The Alliance: Study Ranks Wisconsin as 4th Most Expensive State for Hospital Prices

In round four of the RAND Hospital Price Transparency Study, we see the same message confirmed again from the last round: hospital prices remain high.  Prices paid to hospitals during 2020 by employers and private insurers for both inpatient and outpatient services averaged 224% of what Medicare would have paid, with Wisconsin averaging 307%. 

This point is especially important as premiums and deductibles have outpaced wages over the last decade.  One key driver of the price increases was demonstrated in the study to be market share and the impact of market consolidation which explains 7% of the variation in costs. And The Rand study shows that this provider consolidation does not lead to better quality. 

“High health care prices hurt us all, and this should be a call to action for employers and willing providers to work together to make health care more affordable. High health care prices are a drag on the economy, negatively impacting business growth and employee wages,” said Cheryl DeMars, President and CEO of The Alliance. “What’s more, we know that consumers avoid or delay needed care due to concerns about the cost. This has to change.”

 In addition to overall spend, the study included information on the price differences based on the site of service to better understand the importance of where an individual gets care. “We’ve long known the importance of the site of care and regularly utilize data to help our employers guide their employees to the best place of care at the best price.  We believe this study provides even more valuable data to help our employers with their benefit plan designs to be good fiduciary sponsors – and to help The Alliance better negotiate with willing providers to pay a fair price and make healthcare more affordable for everyone,” said Dr. Melina Kambitsi, Senior Vice President of Business Development and Strategic Marketing.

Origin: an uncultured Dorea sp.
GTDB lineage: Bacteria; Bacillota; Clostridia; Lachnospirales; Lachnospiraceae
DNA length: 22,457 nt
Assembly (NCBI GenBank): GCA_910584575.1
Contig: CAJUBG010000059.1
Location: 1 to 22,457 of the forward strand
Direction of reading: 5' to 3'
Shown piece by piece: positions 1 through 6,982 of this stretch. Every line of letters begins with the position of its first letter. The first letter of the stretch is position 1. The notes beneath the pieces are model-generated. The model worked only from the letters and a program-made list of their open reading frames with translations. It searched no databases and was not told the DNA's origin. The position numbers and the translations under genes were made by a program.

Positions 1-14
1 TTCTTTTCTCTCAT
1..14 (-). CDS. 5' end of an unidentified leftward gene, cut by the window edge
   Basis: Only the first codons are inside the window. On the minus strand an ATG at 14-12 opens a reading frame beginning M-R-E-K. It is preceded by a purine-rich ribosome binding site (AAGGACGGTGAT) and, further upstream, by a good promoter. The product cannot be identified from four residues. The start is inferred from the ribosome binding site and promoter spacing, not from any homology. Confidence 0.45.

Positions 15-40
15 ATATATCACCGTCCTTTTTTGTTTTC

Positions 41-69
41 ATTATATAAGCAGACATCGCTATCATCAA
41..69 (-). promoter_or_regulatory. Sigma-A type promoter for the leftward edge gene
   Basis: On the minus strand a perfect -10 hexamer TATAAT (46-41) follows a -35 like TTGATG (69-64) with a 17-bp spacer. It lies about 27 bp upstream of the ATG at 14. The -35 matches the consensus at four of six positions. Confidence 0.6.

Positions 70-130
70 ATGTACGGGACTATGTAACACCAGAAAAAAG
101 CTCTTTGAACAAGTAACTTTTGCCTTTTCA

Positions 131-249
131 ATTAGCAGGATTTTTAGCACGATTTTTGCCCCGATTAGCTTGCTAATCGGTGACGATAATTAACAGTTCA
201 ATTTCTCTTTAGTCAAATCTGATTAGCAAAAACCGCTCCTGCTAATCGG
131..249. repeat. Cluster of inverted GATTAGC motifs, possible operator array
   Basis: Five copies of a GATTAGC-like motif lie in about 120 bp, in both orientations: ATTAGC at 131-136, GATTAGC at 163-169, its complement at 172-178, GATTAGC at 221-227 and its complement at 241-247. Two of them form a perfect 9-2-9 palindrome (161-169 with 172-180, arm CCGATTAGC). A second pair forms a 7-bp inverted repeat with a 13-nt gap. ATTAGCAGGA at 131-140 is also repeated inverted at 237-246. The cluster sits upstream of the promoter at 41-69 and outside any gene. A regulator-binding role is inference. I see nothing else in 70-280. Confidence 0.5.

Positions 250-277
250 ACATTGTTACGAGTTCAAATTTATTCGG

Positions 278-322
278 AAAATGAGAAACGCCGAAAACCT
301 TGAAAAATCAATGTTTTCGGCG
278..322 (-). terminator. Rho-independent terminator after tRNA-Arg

The RAND Hospital Price Transparency Study round four includes information from more than 4,000 hospitals in 49 states and Washington D.C. from 2018 to 2020.  It expands and refines earlier research by RAND on the topic. The analysis includes facility and professional claims for inpatient and outpatient services provided by Medicare-certified short-stay hospitals and other facility types. And for the first time, the analysis also includes more than 4,000 ambulatory surgical centers, which are free-standing facilities that perform outpatient surgical services.